Best in Snow
WRITTEN BY: ANDREW CHESTERTON
For a typically sunburnt country, Australia’s alpine regions produce some sublime winter family fun. (You’ll still want sunscreen, though)
1. THREDBO, NSWIf you like: Après-ski action
Not to take anything away from its world-class runs—it was named Australia’s very best at the 2018 World Ski Awards—but the real lure of Thredbo is the European-style village you’ll retreat to following your time on the mountain. Happily, there’s no need to pile damp and cold into your D-MAX or MU-X after a day on the slopes here. Instead, Thredbo Village serves up accommodation options ranging from luxury villas and private apartments to significantly less-luxurious dormitory-style cabins, all mere footsteps from the lifts. No matter where you stay, the focus here is on family fun. With live concerts all winter long, trampoline parks for the kids and a choice of more than 30 restaurants and bars, après skiing never looked so good. Getting there: Just over 2.5 hours from Canberra, Thredbo Village is a part of the Kosciuszko National Park in NSW. thredbo.com.au.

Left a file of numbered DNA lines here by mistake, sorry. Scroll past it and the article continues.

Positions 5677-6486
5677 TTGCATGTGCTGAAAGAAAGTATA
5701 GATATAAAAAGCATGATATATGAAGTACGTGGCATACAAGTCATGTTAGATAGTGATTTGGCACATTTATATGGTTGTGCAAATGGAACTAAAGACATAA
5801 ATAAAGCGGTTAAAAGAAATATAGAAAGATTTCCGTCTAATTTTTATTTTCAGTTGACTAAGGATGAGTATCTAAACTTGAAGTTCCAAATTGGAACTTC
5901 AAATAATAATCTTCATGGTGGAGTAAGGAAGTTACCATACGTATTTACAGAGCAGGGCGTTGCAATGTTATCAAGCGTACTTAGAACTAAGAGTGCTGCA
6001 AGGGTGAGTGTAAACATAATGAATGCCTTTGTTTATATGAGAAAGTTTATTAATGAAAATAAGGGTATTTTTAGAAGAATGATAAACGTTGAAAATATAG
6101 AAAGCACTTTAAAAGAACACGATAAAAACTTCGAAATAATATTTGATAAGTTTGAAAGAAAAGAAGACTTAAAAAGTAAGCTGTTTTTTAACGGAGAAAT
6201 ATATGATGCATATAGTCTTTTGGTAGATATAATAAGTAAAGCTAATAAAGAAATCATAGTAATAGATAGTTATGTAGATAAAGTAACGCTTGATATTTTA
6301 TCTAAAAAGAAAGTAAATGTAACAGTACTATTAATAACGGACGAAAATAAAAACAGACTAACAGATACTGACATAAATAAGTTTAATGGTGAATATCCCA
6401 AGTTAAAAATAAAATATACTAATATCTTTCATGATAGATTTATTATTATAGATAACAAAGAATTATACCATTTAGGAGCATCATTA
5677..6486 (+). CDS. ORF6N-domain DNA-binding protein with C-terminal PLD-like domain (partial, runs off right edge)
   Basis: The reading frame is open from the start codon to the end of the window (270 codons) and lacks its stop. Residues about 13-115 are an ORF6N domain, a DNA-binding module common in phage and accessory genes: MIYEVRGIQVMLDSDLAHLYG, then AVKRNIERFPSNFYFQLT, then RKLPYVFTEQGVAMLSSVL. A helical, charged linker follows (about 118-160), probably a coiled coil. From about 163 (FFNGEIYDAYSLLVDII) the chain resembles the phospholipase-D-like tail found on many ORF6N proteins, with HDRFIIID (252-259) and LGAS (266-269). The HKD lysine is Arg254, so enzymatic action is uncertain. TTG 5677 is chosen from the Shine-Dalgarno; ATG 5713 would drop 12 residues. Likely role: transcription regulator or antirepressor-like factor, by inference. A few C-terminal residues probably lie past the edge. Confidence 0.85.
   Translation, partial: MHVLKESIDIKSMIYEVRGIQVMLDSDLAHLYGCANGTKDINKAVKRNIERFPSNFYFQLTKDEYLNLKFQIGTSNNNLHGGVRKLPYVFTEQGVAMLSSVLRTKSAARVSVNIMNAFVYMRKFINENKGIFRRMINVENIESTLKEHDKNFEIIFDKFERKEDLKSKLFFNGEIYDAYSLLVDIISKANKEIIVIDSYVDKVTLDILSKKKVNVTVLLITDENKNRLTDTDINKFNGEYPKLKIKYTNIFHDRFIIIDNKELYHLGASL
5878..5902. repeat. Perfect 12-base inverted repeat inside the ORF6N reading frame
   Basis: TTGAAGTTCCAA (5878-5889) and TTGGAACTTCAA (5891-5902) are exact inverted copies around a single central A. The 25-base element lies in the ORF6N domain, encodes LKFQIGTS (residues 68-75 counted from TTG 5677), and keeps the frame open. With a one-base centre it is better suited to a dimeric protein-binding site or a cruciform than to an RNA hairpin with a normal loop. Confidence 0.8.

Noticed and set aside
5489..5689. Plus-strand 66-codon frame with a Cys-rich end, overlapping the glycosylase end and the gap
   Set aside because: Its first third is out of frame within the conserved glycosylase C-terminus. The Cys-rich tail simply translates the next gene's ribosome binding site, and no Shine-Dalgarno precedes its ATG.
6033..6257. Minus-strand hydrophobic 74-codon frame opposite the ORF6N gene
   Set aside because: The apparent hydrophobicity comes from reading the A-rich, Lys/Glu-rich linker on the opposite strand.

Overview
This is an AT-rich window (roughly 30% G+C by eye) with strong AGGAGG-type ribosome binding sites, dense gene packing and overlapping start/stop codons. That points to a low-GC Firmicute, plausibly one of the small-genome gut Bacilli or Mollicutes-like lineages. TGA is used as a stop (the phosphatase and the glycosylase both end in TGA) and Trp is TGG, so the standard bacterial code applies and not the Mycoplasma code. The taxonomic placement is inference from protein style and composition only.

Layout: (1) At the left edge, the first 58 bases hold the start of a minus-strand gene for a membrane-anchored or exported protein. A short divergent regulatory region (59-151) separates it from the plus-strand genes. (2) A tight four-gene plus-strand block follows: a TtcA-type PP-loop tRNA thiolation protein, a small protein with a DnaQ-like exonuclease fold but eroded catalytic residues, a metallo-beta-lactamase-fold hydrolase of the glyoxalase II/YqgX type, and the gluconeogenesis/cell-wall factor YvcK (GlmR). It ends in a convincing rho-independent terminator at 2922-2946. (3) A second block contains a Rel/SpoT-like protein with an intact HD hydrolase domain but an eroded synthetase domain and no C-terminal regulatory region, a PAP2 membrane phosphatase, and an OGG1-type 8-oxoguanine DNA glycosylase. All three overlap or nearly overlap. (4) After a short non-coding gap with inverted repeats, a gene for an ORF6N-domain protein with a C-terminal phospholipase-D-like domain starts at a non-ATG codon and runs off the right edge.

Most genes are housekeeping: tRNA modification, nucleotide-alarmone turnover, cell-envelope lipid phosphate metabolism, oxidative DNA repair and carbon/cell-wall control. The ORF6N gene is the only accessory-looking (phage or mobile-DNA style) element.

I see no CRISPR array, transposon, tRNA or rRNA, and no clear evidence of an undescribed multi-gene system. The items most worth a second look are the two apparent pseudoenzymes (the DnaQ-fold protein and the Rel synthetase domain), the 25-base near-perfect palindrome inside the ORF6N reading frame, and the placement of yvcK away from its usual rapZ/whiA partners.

2. MOUNT HOTHAM, VICTORIA
If you like: Serious skiing and snowboarding
The higher you go, the better the snow. And that’s exactly what makes Victoria’s Mount Hotham such a hotspot for serious skiers and snowboarders every southern hemisphere winter. Australia’s highest alpine village, Mount Hotham serves up a massive 320 hectares of skiable terrain, unlocked via 13 lifts, as well as three dedicated terrain parks and more cross-country skiing than you can shake a Rossignol at. The altitude of the village itself also lends it an, ahem, cool, snowed-in feeling. Be warned, though. Hotham’s bounty is no secret, so it can get very busy in holiday periods. Better, then, to avoid the heaving carparks and find accommodation in nearby Dinner Plain—where you might also enjoy a dog sled ride with Howling Huskies (howlinghuskys.com.au)—and take the 10-minute shuttle to the ski lifts. Getting there: Hotham is 4.5 hours from Melbourne on Victoria’s Great Dividing Range. mthotham.com.au.
3. SELWYN SNOW RESORT, NSW
If you like: Family-friendly fun